Details of the wreath-laying event still need to be worked out, Murphy said. He would like to involve the local chapter of Young Marines in the effort.
Murphy also would like to raise roughly $1,000 needed to create a memorial plaque to be placed in a location accessible to the public to explain the crash and the need to remember and preserve the site.
In 2006, the state Department of Economic and Community Development funded a study of the site by Archaeological and Historical Services Inc. The report included detailed explanations of the dangerous night flight training fighter pilots undertook, the crash on the night of Oct. 19, 1944, and the debris that remains scatted over a wide area in the woods and recommendations for preserving the site.
On that night, two Hellcat Grumman F6F-5N fighter planes piloted by Ensign George K. Kraus, 22, of Wisconsin and Ensign Merle H. Longnecker, 20, of North Dakota took off from the Charlestown Naval Auxiliary Air Field in Rhode Island for pursuit training. Longnecker was the pursuing plane, and sent the radio message "Splash," indicating he was close enough to Kraus' plane for an attack.
That was the last message heard, as the planes apparently collided over the Laurel Hill section of Norwich and crashed about a quarter mile apart in the woods of the state hospital property.
Fire and rescue crews raced to the scene, where the crash sparked a small forest fire. Navy crews from an auxiliary base in Groton secured the site and recovered the bodies the next day. They reportedly buried the debris, but a few segments remain visible in the area. Some trees still show the charred scars of the fire.
The archaeologists' report said this was the third accident in a week's time in night fighter training exercises out of Charlestown, indicating the dangerous nature of the drills. The report included maps showing the two debris fields at the Preston crash sites with a long paragraph with recommendations for the future:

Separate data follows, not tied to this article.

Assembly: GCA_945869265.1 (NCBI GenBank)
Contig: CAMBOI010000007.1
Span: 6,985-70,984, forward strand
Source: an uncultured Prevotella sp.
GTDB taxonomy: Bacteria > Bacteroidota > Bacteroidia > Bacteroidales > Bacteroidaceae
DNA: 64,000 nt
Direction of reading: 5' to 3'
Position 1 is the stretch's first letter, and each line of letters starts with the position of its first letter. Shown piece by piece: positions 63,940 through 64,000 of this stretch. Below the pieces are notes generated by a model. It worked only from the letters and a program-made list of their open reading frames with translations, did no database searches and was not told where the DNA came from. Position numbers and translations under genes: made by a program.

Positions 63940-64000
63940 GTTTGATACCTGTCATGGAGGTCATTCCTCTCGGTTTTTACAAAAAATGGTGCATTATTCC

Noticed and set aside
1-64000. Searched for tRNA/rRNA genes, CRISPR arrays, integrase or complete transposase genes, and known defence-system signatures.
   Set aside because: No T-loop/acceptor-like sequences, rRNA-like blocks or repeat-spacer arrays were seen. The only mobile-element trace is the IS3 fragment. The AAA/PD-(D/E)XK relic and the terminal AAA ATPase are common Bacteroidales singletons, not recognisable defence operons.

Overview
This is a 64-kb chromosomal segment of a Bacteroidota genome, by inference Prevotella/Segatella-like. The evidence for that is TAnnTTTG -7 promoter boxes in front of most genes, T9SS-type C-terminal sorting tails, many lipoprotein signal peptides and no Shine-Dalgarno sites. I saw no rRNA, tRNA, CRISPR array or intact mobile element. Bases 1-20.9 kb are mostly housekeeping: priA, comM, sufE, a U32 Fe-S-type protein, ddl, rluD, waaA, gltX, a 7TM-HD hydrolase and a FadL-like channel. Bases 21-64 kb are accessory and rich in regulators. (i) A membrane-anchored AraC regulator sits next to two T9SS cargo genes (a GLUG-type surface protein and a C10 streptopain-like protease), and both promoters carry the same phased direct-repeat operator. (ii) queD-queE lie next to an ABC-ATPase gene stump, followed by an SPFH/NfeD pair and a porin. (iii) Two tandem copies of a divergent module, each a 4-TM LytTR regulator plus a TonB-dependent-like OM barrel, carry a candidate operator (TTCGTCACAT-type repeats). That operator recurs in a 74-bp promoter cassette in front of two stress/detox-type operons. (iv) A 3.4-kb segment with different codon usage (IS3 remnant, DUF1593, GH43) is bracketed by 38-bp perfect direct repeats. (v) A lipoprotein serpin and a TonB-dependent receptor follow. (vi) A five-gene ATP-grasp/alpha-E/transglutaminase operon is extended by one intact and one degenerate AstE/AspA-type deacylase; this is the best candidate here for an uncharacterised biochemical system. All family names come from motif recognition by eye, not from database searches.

"Preserving these two World War II sites for future generations will require everyone's cooperation," the report said. "Their designation as State Archaeological Preserves makes it illegal to remove any material from the sites either through surface collection or digging. Beyond the threat of incurring legal consequences, however, the public should treat these sites with respect because of their importance as memorials to two young men who gave their lives for their country. Although it might seem interesting to take away a small piece of metal that was once part of an ill-fated World War II aircraft, a little further consideration will show how thoughtless such an action would be. Just as one would not deface a war monument that was located in a highly visible location, so too one should not damage the Hellcat sites by digging or removing material. If everyone who hikes here in the woods treats the crash sites respectfully, the sacrifice made by ensigns George Kraus and Merle Longnecker will long live on in our collective memory."